As concentration of each component in exhaled air is very low (ranged from several parts per billion (ppb) to hundreds ppb) and the available diagnostic instruments are not sufficiently sensitive, the micro pre-concentrators developed for effectively concentrating components are very important and necessary, which significantly improve detection limit of mini-instruments with 1 ~ 2 orders. The micro pre-concentrator with reduced thermal mass can raise temperature much faster at lower power compared with conventional desorption tubes, realizing a much higher concentration factor. In this work, the proposed micro pre-concentrator filled with Tenax-TA was made by four parallel channels with a length from 20 mm and a cross section area of 1 mm × 0.8 mm. This choice was done on the basis of the consideration that four parallel channels ensure that the pre-concentrator can be filled with a sufficient amount of adsorbent materials (Tenax-TA powder), while a cross section area of 0.8 mm2 allows a simple cavitands introduction. The details of the fabrication process of the pre-concentrator are the following: Firstly, configuration of the micro pre-concentrator was drawn by AutoCAD software. Subsequently, rectangular micro channels were etched on silicon and glass wafer by a laser dicing saw according to the configuration (refer to Figure 1), and the length, depth, and width of the channels was 20 mm, 400 μm, and 1000 μm, respectively. Then these channels on silicon were aligned and bonded to these channels on glass wafer.In order to improve the concentration factor of the pre-concentrator, desorption of analyte must be fast and complete. Therefore, a micro heater which can rapidly increase temperature of pre-concentrator was fabricated on the backside of the micro pre-concentrator, leading to a fast thermal desorption of analyte. The heater was fabricated as a 20 nm/250 nm Cr/Pt stack deposited by a magnetron sputtering technology and patterned by a lift-off technology. The resistance of the heater was 8 Ω. The heater enables the temperature of the micro pre-concentrator to be increased at a speed of 10°C per second and the temperature could be raised up to 200°C in less than 30 s. Moreover, in order to increase adsorption capacity as much as possible in the adsorption process, a cooler was integrated on the upside of the pre-concentrator, and the temperature of the pre-concentrator can be cooled down to 5°C in 100 s. The heater and cooler cover the whole pre-concentrator chip region (i.e. the channels region) which have a temperature distribution over the chip surface as uniform as possible. In addition, in order to compress peak broadening and further improve the concentration factor, a micro valve (purchased from Shenzhen Keyto Fluid Control Co., Ltd, Shenzhen, China) was integrated beyond the pre-concentrator, which can close the released components during the thermal desorption process, thus increasing the concentration factor as maximum as possible. Images of the fabricated micro pre-concentrator are shown in Figure 2, in which the micro filters can prevent the Tenax-TA powder out of the pre-concentrator from the outlet.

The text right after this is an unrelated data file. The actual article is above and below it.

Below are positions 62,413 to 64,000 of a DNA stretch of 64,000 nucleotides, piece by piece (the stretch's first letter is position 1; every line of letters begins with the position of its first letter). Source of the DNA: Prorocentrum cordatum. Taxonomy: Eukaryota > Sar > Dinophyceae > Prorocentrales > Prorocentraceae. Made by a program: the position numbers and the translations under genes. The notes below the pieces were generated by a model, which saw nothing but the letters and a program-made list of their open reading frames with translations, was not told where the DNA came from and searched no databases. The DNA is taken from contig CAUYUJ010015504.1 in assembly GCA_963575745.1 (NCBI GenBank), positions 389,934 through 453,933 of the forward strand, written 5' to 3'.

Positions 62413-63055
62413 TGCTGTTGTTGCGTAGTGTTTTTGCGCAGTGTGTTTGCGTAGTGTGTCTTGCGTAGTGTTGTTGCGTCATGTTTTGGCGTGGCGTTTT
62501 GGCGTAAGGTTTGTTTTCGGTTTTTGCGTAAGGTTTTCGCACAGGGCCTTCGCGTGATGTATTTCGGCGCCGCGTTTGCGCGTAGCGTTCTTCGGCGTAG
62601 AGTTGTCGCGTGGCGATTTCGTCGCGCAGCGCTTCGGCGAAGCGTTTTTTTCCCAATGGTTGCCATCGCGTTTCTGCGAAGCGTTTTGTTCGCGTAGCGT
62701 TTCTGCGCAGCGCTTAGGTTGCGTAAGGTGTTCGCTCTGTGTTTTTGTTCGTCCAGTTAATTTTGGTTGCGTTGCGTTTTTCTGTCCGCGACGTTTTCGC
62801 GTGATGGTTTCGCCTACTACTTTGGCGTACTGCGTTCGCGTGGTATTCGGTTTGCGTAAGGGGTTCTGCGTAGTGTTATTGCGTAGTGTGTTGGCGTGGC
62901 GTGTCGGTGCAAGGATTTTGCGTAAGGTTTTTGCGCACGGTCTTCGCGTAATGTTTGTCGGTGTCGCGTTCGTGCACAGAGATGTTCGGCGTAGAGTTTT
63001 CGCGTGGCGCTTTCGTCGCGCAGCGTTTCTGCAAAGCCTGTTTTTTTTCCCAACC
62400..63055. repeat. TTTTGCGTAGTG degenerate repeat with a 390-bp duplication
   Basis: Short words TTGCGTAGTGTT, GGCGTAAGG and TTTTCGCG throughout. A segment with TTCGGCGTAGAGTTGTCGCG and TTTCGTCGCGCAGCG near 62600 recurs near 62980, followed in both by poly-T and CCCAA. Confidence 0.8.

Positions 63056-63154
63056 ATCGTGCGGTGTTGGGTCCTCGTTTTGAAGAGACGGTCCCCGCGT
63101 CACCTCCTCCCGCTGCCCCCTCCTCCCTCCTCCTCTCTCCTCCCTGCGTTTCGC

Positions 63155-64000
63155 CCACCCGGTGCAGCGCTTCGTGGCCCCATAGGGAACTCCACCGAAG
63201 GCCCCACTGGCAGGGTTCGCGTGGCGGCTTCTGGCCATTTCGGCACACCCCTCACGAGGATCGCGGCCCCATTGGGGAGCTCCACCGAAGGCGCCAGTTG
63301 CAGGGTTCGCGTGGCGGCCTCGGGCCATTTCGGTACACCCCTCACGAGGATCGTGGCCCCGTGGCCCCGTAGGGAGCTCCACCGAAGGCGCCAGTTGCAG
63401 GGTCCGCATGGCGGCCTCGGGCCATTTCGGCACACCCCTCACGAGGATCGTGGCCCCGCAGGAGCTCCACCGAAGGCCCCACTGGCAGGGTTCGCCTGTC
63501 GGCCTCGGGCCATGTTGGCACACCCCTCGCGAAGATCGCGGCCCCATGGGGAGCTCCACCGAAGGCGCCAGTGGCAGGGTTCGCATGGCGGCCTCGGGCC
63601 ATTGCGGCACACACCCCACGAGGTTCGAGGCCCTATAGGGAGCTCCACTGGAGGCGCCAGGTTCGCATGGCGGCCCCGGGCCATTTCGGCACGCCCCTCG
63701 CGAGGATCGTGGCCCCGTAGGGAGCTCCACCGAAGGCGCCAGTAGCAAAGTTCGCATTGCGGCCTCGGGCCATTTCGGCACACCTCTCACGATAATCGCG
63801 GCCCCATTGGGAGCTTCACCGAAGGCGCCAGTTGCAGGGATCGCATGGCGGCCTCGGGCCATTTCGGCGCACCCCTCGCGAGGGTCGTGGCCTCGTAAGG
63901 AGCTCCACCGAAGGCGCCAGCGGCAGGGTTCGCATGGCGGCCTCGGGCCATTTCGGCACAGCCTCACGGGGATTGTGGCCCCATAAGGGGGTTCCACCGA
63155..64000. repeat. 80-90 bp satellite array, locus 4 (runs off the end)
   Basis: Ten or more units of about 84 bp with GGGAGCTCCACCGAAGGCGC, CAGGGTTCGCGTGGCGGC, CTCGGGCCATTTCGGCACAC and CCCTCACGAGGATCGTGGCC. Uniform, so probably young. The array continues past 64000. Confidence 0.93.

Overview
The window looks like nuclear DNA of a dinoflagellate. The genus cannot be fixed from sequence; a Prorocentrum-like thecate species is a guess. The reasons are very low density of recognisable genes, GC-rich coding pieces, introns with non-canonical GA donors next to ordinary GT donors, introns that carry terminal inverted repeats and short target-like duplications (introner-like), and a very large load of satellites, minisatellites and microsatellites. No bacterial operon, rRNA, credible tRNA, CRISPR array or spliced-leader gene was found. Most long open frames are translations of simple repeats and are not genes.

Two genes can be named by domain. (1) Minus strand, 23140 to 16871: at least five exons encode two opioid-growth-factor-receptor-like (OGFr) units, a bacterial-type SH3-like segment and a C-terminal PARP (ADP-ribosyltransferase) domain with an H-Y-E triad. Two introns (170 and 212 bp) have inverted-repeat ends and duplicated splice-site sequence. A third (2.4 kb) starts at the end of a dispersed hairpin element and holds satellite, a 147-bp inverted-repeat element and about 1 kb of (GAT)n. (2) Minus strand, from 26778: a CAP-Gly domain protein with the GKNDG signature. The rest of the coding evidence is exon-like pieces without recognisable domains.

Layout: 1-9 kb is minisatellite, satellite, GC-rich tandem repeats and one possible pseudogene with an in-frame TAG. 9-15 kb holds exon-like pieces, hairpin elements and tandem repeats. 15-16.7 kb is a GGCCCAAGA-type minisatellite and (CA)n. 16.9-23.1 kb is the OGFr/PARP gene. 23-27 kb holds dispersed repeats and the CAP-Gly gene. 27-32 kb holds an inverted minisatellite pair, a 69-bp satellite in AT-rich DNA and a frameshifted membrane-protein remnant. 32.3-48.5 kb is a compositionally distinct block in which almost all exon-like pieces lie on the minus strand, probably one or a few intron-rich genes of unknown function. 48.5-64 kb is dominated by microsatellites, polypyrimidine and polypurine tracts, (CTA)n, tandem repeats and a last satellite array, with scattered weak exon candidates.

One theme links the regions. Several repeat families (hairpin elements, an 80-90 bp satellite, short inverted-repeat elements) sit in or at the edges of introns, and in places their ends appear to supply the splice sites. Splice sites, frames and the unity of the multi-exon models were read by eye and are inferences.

Then, one end of the pre-concentrator was connected with a capillary which was emerged into the Tenax-TA powder, and the other end of the pre-concentrator was connected with a micro pump. After these channels were filled with Tenax-TA powder (80 to 100 mesh), the pre-concentrator was put into a temperature programmed oven under a nitrogen flow inside. The temperature of the oven was firstly increased gradually by 5°C/min until 200°C, and then the temperature of the oven was kept at 200°C for 4 h.
Fabrication of micro dryer and purifier
As the vapor can make the GC column inactive, a micro dryer and purifier were integrated into the mini-GC-PID system for removing vapor in exhaled air. In configuration of the micro dryer, two types of micro-pillars were arranged in the channel, the former (I pillar) was used to rapidly atomize droplets, and the latter (II pillar) was applied for rapid vaporization. The details of the fabrication process of the micro dryer and purifier are the following: Firstly, a layer of 300-nm silicon nitride was deposited by a low-pressure chemical vapor deposition technology on a (100) n-type low-resistivity silicon wafer with a thickness of 550 μm and a diameter of 76 mm, and then a layer of 200 nm aluminum film was deposited by an electron-beam evaporation technology on top of silicon nitride layer, served as a mask for silicon etching. Secondly, a layer of 2-μm photoresist was coated on the wafer and patterned as a mask for aluminum etching. Subsequently, aluminum without protection of the photoresist was etched away by a H3PO4 etching agent with silicon nitride surface exposed. Then, a reactive-ion etching technology was used to etch the silicon nitride and a deep reactive-ion etching was conducted to form rectangular micro channel and micro-pillars. In order to rapidly increase temperature of the micro dryer, a micro heater was fabricated on the backside of the micro dryer. The heater was fabricated as a 20 nm/250 nm Cr/Pt stack deposited by a magnetron sputtering technology and patterned by a lift-off technology, and resistance of the heater was 8 Ω. The heater enables temperature of the micro dryer to be increased at a speed of 10°C/s and the temperature could be raised up to 200°C in less than 30 s. Then, a Pyrex 7740 glass wafer with a thickness of 1 mm and a diameter of 76 mm was bonded to the silicon wafer. In addition, to remove vapor, molecular sieve 5A (60 to 80 mesh) was filled in the channel of the micro purifier. The length, depth, and width of the channel was 10 mm, 400 μm, and 500 μm, respectively. Figure 3 shows the fabricated micro dryer and purifier.